• A survey for state agencies and their collaborators on what is needed at the state level if funding is re-appropriated.
  • A template letter for constituents to use in contacting their congressional representatives to express their support for re-funding and enhancing Section 314 of the Clean Water Act.

To learn more background behind the NALMS 314 Working Group efforts, visit the NALMS Enhanced 314 Clean Lakes Program position statement.

Highly Invasive Exotic Spiny Water Flea Pose a ‘Clear and Present’ Threat to the Aquatic Food Webs that Sustain our Freshwater Ecosystems

by Scott Brown

MWA e-Newsletter Editor

First observed in the waters of Lake Huron in the late fall of 1984, aquatic biologists suspect that exotic invasive spiny water flea (scientific name: Bythotrephes longimanus) entered the Laurentian Great Lakes region via the ballast water discharge of a commercial freighter that had entered the freshwater inundated North American continent after navigating from Europe. A native of the Ponto-Caspian Sea region of Eastern Europe and western Asia, the predatory zooplankton species commonly referred to as spiny water flea likely spread via currents, inter-lake ballast water transfers, and recreational boaters to Lake Ontario by September of 1985, to Lake Erie by October of 1985, to Lake Michigan by September of 1986, and to Lake Superior by August of 1987.

Characterized by a distinctive black eye spot, a single long spiny tail, and an opaque body that ranges from one quarter (.635 cm) to five eights (1.59 cm) of an inch in overall length, spiny water flea are capable of explosive rates of population growth due their inordinate capacity to reproduce asexually by cloning themselves in relatively warm waters that are present in late spring and summer, and by reproducing sexually in the cold waters of late fall by producing and fertilizing eggs that are capable of remaining viable for long periods of time due to their inherent resistance to freezing and drying.

The presence of exotic aquatic invasive spiny water flea represents a ‘clear and present’ danger to the freshwater ecosystems that they invade due to the fact that they make their living by aggressively preying upon often abundant and highly beneficial native zooplankton species such as Daphnia that serve as the primary food source for juvenile fish, and that help achieve and sustain clear water in most of our lakes by grazing upon unicellular green algae phytoplankton species that are generically referred to as diatoms. Aquatic biologists fear that declines in the abundance of Daphnia and other native zooplankton species that are heavily preyed upon by spiny water fleas will significantly alter the food web of the Great Lakes, and therefore reduce the number of young phytoplankton eating fish that are capable of surviving their highly vulnerable first year of life. Researchers have also observed that some valuable Great Lakes species such as chinook salmon, walleye, white bass, alewife, yellow perch, white perch, and lake whitefish often consume spiny water flea. It is not currently known, however, how nutritional the exotic spiny water flea is for fish, given the significant portion of the species overall biomass that is comprised of exoskeleton, and the namesake long spiny tail that are known to possess little or no value nutritional value.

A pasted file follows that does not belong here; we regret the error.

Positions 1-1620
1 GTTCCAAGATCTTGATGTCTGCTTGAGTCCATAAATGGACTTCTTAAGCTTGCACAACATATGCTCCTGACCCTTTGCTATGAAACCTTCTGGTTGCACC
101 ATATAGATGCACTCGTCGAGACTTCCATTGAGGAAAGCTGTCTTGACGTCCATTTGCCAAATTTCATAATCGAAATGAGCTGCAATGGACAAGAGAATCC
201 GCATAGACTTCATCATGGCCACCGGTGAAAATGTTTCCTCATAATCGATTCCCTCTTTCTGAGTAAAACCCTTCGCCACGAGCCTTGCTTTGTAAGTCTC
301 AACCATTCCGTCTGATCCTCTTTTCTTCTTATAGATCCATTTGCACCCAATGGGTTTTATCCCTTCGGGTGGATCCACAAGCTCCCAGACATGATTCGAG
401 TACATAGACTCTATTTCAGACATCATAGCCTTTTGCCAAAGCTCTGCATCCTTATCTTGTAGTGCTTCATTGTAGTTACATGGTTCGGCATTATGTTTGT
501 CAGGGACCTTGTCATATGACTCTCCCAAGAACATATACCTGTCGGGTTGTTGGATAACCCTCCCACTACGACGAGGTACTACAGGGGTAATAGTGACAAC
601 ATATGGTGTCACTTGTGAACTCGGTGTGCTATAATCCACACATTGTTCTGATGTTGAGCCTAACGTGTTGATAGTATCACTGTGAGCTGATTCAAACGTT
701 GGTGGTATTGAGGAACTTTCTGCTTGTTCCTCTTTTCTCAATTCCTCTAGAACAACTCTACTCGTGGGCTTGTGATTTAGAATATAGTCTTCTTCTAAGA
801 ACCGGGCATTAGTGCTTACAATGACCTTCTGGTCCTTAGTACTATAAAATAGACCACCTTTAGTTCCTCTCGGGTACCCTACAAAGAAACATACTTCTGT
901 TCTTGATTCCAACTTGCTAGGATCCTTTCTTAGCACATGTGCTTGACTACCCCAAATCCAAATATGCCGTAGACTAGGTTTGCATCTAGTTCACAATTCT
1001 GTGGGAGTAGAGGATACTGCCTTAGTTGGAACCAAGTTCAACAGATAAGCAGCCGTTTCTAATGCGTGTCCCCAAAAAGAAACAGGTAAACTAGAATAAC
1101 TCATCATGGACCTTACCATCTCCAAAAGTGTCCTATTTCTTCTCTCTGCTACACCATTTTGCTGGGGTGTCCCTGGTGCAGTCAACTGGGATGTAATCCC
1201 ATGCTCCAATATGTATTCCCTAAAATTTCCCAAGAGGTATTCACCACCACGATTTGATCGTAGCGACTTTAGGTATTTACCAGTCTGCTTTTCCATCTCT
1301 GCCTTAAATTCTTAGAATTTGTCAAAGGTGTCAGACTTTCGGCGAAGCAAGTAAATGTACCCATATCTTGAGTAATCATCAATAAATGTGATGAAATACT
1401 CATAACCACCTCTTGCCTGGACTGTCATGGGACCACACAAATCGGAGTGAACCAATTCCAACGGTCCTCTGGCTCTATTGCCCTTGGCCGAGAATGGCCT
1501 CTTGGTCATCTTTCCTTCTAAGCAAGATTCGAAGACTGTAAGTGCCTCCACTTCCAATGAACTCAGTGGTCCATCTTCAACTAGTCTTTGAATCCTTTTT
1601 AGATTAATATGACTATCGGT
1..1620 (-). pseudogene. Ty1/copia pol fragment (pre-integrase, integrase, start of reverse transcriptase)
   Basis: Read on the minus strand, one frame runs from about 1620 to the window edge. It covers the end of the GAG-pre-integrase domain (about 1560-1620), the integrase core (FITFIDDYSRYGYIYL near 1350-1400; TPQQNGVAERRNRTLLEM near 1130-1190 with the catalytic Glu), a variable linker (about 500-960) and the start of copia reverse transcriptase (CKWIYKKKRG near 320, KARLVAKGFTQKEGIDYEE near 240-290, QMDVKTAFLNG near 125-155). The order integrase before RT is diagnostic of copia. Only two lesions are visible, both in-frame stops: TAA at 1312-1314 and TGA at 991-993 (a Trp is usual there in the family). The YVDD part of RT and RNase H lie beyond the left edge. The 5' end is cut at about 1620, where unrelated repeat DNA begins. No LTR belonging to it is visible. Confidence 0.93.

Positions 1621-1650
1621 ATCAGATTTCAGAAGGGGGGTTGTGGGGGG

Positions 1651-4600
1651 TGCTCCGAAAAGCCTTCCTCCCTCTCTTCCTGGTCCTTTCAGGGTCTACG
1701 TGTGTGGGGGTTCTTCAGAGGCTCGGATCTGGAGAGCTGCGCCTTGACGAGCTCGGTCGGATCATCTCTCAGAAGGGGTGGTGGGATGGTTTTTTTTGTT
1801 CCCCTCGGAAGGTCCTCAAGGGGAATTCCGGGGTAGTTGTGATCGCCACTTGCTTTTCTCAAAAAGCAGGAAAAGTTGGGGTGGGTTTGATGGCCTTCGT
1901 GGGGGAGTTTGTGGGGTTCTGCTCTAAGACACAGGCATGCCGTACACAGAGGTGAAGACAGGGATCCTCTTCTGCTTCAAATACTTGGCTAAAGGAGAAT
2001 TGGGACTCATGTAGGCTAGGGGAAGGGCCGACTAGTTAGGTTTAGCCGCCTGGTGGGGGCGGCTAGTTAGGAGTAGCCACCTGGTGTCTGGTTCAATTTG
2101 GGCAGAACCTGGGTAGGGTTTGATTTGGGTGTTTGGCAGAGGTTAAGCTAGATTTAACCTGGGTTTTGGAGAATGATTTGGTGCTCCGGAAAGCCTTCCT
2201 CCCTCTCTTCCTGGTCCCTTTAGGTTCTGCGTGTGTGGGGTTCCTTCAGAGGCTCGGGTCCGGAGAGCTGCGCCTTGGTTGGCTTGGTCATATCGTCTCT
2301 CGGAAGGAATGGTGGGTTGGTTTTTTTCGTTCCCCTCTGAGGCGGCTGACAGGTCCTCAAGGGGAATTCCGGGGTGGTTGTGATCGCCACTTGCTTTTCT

The substantial threat posed to invaded freshwater ecosystems is amplified by the fact that spiny water flea deploy a highly effective survival strategy that allows them to avoid being preyed upon by migrating into deeper, cooler, light deprived waters during the day, and by returning to the upper layers of the water column to feed at night under the cover of darkness. The capacity of spiny water flea to disrupt the aquatic food webs that help sustain a myriad of fish species is also enhanced by the fact that many of the fish that inhabit our inland lakes such as bluegill and red eared sunfish are incapable of eating the highly invasive exotic zooplankton species due to their long spiny tails.

The telltale existence of the highly invasive exotic zooplankton species within a particular lake is usually initially detected by sport fisherman whose fishing rod eyelets become clogged with spiny water fleas, or downrigger cables that become inundated with the black eyed, spiny species.